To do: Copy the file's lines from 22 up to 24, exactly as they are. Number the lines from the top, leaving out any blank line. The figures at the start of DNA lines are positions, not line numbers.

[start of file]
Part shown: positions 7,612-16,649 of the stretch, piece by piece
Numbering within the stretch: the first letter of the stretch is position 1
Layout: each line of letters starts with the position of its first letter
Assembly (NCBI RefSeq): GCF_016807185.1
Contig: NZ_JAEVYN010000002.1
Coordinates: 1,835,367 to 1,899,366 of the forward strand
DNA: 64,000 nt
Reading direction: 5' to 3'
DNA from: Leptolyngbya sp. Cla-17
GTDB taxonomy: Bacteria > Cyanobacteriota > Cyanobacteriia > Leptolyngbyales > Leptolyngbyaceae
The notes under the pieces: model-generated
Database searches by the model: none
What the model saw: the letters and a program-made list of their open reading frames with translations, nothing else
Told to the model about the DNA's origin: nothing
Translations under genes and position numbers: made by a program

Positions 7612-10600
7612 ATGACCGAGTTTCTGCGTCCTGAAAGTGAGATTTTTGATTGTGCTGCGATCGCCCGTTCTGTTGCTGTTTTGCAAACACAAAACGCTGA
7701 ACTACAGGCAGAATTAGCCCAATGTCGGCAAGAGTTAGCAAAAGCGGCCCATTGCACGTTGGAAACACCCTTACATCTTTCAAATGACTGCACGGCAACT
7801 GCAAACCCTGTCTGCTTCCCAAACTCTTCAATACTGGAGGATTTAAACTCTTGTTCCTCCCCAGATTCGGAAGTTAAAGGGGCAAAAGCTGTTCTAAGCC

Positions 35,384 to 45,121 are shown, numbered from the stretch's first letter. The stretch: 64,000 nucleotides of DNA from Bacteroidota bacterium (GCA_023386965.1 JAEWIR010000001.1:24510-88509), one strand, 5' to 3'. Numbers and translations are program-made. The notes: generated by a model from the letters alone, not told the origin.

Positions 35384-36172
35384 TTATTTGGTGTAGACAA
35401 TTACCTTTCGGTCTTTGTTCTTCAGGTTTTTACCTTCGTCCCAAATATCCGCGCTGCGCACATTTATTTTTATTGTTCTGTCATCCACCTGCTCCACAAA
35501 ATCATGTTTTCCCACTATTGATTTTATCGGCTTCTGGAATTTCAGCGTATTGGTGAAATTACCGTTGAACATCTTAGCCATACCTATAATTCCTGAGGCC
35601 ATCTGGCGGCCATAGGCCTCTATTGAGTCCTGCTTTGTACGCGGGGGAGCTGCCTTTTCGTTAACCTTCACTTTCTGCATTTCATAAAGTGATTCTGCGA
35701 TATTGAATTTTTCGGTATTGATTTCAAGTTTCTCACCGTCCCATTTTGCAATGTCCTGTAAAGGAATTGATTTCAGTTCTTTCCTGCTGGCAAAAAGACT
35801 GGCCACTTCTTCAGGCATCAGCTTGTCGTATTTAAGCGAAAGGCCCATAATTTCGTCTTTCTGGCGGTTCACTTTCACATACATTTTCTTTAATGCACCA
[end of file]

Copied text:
35384 TTATTTGGTGTAGACAA
35401 TTACCTTTCGGTCTTTGTTCTTCAGGTTTTTACCTTCGTCCCAAATATCCGCGCTGCGCACATTTATTTTTATTGTTCTGTCATCCACCTGCTCCACAAA
35501 ATCATGTTTTCCCACTATTGATTTTATCGGCTTCTGGAATTTCAGCGTATTGGTGAAATTACCGTTGAACATCTTAGCCATACCTATAATTCCTGAGGCC